The work of television is to establish false contexts and to chronicle the unraveling of existing contexts; finally, to establish the context of no-context and to chronicle it.

George W. S. Trow, Within the Context of No Context

Trow was born three years earlier than I and lived in Greenwich at the same time as I. He had a splendid time, although I’m not sure you’d know that from his writings, which to me seem as dense as osmium. He went to Phillips Exeter Academy and Harvard and wrote for the National Lampoon and The New Yorker.  He might have been the reason I disliked reading the magazine for all those many years.  He quit when editor Tina Brown asked Roseanne Barr to develop an issue focusing on  women.

Wikipedia says of Trow’s only novel that it:

did not impress critics. They were put off by its minimalist style and lack of plot, narrative momentum or involving characters.

One of my grandchildren is a curmudgeon of sorts and seems to enjoy being in the company of adult curmudgeons:  he understands their references and under-the-breath snideties; I suspect he would have feasted with Trow.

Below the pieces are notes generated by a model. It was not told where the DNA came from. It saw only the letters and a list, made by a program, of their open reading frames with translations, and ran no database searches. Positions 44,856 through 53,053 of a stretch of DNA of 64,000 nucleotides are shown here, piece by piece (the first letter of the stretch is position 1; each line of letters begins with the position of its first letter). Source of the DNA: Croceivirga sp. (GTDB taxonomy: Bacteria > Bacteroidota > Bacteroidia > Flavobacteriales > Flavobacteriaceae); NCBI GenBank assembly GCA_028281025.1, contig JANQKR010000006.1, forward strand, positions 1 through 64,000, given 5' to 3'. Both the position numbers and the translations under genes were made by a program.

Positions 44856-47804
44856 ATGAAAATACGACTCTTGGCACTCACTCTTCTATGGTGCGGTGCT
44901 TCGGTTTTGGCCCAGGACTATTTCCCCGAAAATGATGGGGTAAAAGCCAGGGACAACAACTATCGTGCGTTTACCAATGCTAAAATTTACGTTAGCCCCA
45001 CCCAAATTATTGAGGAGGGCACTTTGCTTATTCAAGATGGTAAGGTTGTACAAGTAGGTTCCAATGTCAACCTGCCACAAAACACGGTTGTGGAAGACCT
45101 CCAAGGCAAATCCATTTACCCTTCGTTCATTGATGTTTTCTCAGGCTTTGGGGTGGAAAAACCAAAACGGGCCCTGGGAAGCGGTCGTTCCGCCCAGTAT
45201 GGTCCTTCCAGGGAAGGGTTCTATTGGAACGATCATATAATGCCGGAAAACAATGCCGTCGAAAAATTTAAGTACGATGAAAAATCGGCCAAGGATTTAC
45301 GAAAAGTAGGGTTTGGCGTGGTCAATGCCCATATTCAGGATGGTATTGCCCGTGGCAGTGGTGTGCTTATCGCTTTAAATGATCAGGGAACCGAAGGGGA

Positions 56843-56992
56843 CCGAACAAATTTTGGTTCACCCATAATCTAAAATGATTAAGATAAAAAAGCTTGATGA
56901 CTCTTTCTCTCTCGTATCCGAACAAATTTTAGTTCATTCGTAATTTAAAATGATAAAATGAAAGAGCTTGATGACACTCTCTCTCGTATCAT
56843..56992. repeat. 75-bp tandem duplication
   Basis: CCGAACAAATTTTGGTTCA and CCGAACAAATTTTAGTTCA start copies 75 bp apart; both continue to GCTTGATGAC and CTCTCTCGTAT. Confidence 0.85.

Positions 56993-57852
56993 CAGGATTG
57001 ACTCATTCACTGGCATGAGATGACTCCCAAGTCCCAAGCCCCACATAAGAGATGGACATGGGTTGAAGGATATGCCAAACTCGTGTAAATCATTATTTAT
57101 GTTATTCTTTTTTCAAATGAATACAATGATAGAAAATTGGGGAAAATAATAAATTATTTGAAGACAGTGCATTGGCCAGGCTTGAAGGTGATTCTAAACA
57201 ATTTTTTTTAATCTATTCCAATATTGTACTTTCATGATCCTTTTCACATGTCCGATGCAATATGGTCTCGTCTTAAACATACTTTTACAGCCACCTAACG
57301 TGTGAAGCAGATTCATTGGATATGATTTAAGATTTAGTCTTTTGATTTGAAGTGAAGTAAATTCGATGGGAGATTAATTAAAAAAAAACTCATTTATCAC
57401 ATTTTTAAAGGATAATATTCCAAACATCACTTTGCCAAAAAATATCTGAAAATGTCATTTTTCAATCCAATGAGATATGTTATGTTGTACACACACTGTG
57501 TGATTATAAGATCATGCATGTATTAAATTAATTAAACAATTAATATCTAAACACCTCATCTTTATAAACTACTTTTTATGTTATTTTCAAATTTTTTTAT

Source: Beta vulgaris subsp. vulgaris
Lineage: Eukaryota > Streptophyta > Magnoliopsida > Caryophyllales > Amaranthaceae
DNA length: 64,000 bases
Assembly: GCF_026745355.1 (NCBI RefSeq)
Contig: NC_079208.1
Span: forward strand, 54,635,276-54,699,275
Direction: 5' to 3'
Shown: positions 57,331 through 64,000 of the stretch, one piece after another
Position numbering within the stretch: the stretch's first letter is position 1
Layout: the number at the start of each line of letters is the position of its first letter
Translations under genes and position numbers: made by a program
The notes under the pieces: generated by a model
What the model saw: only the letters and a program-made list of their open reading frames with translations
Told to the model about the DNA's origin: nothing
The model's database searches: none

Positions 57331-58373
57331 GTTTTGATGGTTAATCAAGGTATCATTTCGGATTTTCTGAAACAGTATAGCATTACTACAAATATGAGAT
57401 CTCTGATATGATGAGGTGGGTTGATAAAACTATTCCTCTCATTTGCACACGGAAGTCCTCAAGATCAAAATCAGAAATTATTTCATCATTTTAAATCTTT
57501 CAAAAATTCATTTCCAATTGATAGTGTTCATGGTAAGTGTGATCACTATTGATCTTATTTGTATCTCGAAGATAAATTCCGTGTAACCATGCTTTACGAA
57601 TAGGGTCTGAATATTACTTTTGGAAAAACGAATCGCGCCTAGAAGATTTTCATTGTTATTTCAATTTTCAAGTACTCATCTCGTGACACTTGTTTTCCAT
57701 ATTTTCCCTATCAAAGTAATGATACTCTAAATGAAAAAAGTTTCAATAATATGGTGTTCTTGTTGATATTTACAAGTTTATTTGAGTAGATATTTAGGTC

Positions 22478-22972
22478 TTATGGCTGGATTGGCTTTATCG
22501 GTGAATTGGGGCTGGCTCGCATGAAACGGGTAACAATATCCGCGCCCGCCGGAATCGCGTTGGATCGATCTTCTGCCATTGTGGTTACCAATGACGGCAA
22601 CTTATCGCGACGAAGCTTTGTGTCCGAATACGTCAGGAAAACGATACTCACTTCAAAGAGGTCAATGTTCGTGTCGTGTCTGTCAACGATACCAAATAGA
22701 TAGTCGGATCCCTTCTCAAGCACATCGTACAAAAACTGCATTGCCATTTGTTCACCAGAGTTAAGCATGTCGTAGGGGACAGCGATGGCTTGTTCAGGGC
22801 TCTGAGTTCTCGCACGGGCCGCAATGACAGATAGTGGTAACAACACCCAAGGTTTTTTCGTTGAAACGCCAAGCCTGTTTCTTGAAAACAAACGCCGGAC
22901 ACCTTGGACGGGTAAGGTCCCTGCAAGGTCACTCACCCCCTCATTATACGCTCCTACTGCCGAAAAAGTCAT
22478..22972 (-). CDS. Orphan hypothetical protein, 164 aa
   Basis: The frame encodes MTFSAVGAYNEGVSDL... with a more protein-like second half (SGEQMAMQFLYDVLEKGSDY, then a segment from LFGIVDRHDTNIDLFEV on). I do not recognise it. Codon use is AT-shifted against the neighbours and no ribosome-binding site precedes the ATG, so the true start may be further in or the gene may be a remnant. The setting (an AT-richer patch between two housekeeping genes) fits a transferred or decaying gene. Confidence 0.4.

While Trow seemed to long for the good old days, his analysis of television in the 1950s is full of insight with contemporary application.

Travel notes

I left rain in Oregon to find even greater quantities of it in San Miguel.  During the flight from Orange County to Mexico City a band named Los 5 played a two-song concert for passengers.

On arrival in Mexico City the immigration official questioned me more closely on entrance than had officials on previous trips and the customs official was suspect of my duffel bag. Did I sense that Mexico is looking at Americans somewhat differently now that Trumplicans are dancing around their campfires? Or is it just that I’ve come and gone so many times that they wonder what I’m doing here?

The taxi fare from the airport to the bus terminal in Mexico City (234 pesos) seemed to be about 10 percent more than on my previous trip.

The taxi driver in Mexico City pronounced The Donald’s named troomp, so at first I didn’t understand his questions about the candidate, especially because we’d been talking about the weather and the traffic, which was mid-afternoon horrible.  The driver thought troomp was “loco.” The San Miguel driver pronounced Trump’s name as it’s pronounced in English, but drew circles in the air around his ear to indicate what he thought of the man.

I had picked up a copy of the March issue of the magazine More to read on the plane and on the cover was the teaser: Mexico’s Hidden Gem, an interview with a French-born artist and designer about her life in and love of—San Miguel.  Now San Miguel isn’t exactly a hidden gem anymore, especially since Condé Nast Traveller called it the #1 city in the world a few years ago, but I’m sure it was or is an unknown locale to many. Thankfully none of my haunts was mentioned, but I’m sure the overflow tourist crush will drift into my little spots.

Enjoy the Ride


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